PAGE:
3D Animation Workshop: Lesson 71: 3D Studio MAX 3 Reviewed | WebReference

3D Animation Workshop: Lesson 71: 3D Studio MAX 3 Reviewed

Lesson 71 - 3D Studio MAX 3 Reviewed - Part 1

3D Studio MAX 3 may already be available by the time you read this, but certainly by early August. I've been writing a book on this program--3D Studio MAX 3: In Depth--to be published in September by Coriolis, and have accordingly spent the past seven months working with a seemingly endless succession of beta versions. So my viewpoint is not that of a reviewer who has been playing with the package for a week or two and reading the manufacturer's hype.

From the very start, I realized that the release of MAX 3 would have a massive impact on the 3D graphics landscape. At the present time, the world of professional-level 3D tools is still divided into two tiers. Softimage and Maya represent the upper tier. Maya has replaced Alias Power Animator in the Alias/Wavefront lineup with great success. Softimage is still struggling to release its next-generation product (codenamed Sumatra), with the currently posted promise being for year-end. Both Maya and Softimage have come down in price from the former standard of around $15,000, but they remain very expensive.

The lower tier of professional 3D is occupied by MAX and Lightwave, in the $2,000 to $3,000 range. The concept of "lower" is a bit funny when you think that Lightwave was used by Digital Domain in the production of Titanic, but the distinction between the tiers is nonetheless valid. Lightwave is in the lower tier because, to a great extent, it wants to be. Lightwave has always sold itself on accessibility, both in terms of price and in ease of operation. It is true, however, that Lightwave has lacked many significant features, most importantly Bezier splines, vertex weighting for bones, and a full-strength texture mapping toolset. The new generation of Lightwave, version 6.0, will be released shortly, and I saw a copy at a recent convention. It's fantastic, and I'll cover it for you when it's released. I also saw the fabulous new Mirai from Nichemen Graphics, which stands a good chance of changing the "Big Four" into a "Big Five."

But however exciting the new Lightwave (and the new Mirai) may be, the arrival of MAX 3 is a more important event, perhaps the most important event in the last three years. MAX has always sought to position itself as a top-tier program at an "affordable" price. It has been extremely successful (and probably dominant) in the games industry, but has not yet really broken into Hollywood. And a lot of people, especially those with experience in other applications, just don't like MAX. The program is unbelievably and unnecessarily complex. It's extraordinarily difficult to learn, and feels much more like a technical than an artistic environment. Yet MAX has always been the program to watch. Autodesk is a huge company with a powerful commitment to establishing a leading position in 3D graphics and animation. None of its competitors in the 3D world can pretend to compete with its marketing muscle. In today's economic world, a company with the big bucks and the staying power can win the race, like it or not.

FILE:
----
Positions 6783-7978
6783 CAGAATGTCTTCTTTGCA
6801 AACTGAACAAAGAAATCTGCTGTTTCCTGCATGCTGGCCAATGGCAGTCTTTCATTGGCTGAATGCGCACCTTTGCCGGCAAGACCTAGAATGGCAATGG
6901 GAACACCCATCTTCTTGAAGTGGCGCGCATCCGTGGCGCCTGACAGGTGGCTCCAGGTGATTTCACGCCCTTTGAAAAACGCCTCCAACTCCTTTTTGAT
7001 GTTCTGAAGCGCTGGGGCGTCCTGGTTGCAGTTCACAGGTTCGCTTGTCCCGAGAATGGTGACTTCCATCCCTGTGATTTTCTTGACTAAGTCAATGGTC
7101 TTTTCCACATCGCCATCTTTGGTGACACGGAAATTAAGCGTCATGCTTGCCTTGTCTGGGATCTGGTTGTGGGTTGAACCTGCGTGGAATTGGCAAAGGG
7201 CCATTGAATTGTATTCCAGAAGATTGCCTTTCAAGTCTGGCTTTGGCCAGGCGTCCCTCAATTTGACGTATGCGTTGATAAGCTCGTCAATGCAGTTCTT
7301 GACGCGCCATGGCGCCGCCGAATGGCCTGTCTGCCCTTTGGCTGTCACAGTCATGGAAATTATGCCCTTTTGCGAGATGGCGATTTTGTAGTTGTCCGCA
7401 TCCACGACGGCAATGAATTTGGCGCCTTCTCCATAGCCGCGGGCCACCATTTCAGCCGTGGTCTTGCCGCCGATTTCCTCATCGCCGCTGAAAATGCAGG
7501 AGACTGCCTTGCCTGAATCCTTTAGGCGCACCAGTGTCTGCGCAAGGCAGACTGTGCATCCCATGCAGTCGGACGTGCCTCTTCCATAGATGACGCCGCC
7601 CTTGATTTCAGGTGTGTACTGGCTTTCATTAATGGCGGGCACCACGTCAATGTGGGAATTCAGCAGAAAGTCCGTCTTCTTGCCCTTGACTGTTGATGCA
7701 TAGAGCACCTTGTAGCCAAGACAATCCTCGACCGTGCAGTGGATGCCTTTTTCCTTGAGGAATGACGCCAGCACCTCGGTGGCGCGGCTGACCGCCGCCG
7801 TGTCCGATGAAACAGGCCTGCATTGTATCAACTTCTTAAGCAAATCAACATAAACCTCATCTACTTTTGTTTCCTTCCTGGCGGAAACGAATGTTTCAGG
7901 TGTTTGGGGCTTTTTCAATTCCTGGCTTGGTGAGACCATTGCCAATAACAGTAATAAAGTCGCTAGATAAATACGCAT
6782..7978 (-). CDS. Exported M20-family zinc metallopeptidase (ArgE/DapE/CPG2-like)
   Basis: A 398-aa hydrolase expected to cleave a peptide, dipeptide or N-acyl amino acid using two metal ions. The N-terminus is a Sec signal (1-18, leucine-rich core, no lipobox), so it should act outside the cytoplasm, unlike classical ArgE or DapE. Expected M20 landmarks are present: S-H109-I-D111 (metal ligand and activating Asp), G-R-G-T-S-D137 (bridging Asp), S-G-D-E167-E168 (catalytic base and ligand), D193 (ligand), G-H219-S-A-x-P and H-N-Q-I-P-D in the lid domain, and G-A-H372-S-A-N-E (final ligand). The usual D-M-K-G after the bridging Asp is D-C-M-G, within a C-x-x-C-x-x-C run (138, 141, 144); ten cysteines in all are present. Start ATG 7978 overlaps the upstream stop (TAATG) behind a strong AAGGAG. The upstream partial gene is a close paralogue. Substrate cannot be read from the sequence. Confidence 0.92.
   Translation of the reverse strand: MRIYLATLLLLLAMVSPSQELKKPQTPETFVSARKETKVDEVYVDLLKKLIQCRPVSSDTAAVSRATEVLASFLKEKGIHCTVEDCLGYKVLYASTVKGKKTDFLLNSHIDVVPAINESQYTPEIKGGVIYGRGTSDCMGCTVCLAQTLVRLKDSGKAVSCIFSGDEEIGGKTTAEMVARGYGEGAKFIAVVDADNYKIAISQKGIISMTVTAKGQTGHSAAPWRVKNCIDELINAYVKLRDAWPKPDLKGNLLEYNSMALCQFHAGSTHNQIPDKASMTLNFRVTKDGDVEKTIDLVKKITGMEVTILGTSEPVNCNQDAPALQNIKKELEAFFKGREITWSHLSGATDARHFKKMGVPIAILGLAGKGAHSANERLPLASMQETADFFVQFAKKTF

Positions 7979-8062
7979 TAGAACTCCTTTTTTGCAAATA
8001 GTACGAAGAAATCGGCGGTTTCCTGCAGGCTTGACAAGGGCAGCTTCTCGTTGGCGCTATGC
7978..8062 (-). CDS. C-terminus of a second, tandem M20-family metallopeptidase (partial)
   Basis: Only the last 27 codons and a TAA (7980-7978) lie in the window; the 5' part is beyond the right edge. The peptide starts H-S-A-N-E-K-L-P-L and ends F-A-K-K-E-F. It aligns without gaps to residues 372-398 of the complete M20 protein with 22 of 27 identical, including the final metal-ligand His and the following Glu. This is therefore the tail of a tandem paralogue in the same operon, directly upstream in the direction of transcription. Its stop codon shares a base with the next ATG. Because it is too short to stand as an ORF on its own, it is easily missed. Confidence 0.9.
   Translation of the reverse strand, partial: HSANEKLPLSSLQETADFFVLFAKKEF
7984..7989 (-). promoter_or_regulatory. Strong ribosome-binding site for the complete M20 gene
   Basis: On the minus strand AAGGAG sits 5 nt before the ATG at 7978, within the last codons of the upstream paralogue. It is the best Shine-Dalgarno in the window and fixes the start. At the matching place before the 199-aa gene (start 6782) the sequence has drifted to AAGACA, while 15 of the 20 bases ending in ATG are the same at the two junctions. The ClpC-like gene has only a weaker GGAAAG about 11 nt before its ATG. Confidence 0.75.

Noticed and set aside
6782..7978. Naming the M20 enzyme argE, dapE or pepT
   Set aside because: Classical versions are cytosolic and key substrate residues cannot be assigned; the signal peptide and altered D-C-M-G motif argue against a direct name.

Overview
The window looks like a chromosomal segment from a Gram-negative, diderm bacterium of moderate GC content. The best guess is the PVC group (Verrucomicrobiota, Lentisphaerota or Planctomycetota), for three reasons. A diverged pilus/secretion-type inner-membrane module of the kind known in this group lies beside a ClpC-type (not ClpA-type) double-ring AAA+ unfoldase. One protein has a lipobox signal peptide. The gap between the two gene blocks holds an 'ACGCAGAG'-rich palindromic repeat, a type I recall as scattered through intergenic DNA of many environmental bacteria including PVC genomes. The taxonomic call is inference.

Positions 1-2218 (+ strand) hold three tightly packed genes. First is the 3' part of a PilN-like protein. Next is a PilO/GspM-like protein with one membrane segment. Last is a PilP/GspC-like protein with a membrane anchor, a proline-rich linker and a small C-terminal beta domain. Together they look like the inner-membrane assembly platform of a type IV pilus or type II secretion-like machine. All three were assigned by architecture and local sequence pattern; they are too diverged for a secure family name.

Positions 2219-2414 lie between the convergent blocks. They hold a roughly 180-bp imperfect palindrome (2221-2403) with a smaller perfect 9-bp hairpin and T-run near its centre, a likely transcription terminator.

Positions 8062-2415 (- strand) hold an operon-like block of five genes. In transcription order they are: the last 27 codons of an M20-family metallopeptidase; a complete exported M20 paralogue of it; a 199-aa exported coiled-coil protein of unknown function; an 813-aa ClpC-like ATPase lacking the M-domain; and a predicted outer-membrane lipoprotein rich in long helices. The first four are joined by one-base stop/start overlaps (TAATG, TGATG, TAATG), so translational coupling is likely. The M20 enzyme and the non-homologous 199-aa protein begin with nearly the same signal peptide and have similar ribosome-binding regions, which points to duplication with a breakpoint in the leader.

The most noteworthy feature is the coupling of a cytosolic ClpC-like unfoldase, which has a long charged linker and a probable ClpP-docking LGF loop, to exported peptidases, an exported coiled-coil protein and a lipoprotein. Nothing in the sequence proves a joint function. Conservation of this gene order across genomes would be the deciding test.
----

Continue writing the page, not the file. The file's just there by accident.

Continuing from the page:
The situation reminds me a lot of Japanese industry in the past generation. The Japanese didn't invent the television or the automobile, but they did figure out how to mass-produce an extremely reliable and attractive product at lower cost. MAX tends be least attractive where it has been innovative. Many ideas unique to MAX— e.g. the modifier stack and quaternion rotations—have never been embraced by any of its competitors, and with good reason. But with MAX 3, the program has reached out and assimilated the ideas that have worked well for the competition. One may complain, as Apple fans have done about Windows, that a much larger company has simply copied the work of the true innovators, but the bottom line is price. If MAX 3 offers most (or nearly all) of the most popular features of competing packages at a lower price, they will get the business in the long run.

To Continue to Parts 2 and 3, Use Arrow Buttons

Created: July 19, 1999
Revised: July 19, 1999

URL: http://webreference.com/3d/lesson71/